Revising the Essay
Allow yourself enough time so that you can set aside the essay for a few days and then read it again out loud. If find yourself cringing at any part, know that admissions officers will probably also cringe, and revise/reword. As difficult as it may be, you should be open to changing to another idea if your topic is really not working or if you don’t enjoy reading your own essay. Seek advice from professors, friends, and the pre-law advisers throughout the writing process, but make sure your essay is truly your own. Ask yourself, does this essay communicate my maturity, how I’ve grown, and my strength of character? When others read it, ask them if you sound sincere and interesting.
Follow all guidelines strictly. Your final essay needs to be about two pages long, with standard font size and double spacing (unless otherwise requested). Proofread many times before sending the essay to law schools.
Statement of Purpose
The statement of purpose and the personal statement are two different essays. While the tips for the personal statement apply for the statement of purpose, there are some additional suggestions you should take into consideration when writing this type of essay.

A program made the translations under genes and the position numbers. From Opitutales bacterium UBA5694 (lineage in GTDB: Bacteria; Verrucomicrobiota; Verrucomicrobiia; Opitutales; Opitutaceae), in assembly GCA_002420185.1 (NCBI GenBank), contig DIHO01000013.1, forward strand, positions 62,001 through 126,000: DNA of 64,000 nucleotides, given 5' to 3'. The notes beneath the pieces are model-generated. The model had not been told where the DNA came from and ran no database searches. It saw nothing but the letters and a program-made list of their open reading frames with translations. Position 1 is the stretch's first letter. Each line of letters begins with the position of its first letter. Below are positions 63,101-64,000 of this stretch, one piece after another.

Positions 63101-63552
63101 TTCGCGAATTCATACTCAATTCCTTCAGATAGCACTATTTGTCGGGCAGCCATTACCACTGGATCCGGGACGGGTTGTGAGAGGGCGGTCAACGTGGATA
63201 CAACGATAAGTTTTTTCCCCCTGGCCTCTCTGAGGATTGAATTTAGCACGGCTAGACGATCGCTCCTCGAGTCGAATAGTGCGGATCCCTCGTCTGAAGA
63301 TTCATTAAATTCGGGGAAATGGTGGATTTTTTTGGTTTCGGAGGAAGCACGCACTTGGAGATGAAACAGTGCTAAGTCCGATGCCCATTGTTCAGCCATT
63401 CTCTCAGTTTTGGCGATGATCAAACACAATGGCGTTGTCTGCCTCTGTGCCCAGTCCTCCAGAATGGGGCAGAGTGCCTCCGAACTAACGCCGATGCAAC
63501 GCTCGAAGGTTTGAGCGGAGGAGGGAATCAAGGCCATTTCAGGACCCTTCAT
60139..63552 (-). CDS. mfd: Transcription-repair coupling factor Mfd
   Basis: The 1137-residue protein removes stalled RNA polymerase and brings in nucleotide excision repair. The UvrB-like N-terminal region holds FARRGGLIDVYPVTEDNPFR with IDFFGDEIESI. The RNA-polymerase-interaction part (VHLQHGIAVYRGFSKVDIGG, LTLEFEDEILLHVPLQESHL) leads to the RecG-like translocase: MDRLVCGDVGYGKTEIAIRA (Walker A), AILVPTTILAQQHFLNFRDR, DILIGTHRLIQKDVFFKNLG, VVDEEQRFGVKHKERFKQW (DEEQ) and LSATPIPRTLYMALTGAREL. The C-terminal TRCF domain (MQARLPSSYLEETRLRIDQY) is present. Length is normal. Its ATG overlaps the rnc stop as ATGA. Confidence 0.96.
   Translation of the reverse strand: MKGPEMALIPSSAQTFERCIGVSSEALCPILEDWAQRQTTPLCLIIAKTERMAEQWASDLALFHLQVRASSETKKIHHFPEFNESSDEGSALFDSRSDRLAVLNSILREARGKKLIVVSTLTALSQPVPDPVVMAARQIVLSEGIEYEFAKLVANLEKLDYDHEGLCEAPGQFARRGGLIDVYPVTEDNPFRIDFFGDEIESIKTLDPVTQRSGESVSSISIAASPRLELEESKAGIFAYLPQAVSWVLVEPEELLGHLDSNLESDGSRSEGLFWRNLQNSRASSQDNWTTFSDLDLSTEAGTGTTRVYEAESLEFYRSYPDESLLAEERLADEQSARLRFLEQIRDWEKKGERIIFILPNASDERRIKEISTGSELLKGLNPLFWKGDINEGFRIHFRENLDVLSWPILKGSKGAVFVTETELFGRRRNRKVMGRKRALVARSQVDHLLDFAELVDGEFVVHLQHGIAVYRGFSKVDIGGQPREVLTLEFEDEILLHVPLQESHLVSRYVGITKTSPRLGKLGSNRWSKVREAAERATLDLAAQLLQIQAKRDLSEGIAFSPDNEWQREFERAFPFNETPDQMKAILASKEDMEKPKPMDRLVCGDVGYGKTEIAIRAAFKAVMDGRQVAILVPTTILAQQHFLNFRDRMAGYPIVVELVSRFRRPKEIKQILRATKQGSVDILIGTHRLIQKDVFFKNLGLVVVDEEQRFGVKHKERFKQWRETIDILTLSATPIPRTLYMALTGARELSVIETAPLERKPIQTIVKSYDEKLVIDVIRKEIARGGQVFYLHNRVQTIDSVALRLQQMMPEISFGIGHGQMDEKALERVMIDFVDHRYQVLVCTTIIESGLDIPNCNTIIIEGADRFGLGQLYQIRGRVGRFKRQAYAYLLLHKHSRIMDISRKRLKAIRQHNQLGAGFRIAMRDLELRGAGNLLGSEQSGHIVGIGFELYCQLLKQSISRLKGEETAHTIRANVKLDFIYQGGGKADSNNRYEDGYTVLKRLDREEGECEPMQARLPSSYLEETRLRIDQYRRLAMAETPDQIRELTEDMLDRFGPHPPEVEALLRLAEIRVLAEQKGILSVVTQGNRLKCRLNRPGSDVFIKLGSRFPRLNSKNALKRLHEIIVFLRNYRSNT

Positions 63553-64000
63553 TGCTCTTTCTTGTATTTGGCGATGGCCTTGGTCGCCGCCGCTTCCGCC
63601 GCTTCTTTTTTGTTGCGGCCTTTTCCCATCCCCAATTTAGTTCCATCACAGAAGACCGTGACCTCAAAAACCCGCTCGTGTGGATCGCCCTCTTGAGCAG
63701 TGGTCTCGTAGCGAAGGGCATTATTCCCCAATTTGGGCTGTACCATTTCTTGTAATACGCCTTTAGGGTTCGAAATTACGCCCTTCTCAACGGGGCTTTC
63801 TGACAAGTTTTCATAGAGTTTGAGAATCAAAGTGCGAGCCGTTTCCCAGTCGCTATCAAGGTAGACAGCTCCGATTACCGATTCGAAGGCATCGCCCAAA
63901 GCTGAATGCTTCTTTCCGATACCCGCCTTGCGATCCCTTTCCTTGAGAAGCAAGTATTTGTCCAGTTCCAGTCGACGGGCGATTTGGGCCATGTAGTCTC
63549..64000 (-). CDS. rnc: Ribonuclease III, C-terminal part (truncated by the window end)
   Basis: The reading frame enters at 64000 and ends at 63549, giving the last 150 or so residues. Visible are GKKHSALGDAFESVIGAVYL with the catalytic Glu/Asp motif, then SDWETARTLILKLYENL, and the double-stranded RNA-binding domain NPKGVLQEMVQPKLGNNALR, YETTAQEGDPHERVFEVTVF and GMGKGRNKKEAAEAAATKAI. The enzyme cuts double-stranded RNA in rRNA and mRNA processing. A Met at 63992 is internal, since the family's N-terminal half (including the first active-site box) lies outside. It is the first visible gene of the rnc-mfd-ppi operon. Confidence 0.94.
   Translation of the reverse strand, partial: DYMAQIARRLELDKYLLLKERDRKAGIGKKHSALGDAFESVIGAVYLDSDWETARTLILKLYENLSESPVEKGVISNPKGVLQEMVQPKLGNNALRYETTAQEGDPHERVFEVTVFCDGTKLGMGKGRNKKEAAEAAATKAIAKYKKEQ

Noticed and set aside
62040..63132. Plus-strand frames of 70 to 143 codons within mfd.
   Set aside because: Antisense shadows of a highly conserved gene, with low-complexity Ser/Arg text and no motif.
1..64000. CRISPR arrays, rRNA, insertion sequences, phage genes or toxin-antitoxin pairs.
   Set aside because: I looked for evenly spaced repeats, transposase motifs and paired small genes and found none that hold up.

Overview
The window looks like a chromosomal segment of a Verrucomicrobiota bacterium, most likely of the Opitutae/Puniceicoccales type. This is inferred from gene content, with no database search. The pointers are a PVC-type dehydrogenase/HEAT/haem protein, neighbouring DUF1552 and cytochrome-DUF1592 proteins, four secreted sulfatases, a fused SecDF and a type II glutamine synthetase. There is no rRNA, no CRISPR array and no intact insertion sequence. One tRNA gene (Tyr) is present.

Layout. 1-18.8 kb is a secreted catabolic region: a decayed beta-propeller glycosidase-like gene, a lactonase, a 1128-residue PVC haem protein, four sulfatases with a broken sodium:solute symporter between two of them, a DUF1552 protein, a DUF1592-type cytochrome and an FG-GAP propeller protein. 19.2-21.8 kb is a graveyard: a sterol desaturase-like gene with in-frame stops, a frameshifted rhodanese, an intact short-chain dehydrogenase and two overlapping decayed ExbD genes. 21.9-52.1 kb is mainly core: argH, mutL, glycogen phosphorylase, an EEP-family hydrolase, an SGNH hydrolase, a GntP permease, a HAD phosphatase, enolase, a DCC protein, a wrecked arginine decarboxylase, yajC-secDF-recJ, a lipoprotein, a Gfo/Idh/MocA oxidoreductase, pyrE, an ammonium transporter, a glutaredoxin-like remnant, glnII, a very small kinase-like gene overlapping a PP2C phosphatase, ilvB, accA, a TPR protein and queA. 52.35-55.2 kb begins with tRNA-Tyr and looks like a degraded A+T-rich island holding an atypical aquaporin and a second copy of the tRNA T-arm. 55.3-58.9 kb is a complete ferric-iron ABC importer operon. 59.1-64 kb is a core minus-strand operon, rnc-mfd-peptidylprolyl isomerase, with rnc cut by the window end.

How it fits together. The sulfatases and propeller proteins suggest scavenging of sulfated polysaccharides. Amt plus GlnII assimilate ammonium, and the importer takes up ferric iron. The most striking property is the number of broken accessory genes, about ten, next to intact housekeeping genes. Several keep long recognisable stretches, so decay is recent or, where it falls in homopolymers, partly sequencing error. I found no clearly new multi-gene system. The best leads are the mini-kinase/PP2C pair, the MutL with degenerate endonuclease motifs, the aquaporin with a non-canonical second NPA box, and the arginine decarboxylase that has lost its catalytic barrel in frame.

The statement of purpose asks you to write about why you want to become a lawyer or study law. Use your background to demonstrate why you are interested in law in general or interested in a specific area of law. You do not have to know what type of law you would like to practice right now, but you need to show that you have some direction. In your statement you can discuss the skills you have that make you well suited to law school and law practice, like research and writing skills.
If you’re having difficulty writing about why you want to go to law school, you should take some time to think about whether this is really the right choice for you. Click here for a more general discussion about the field of law.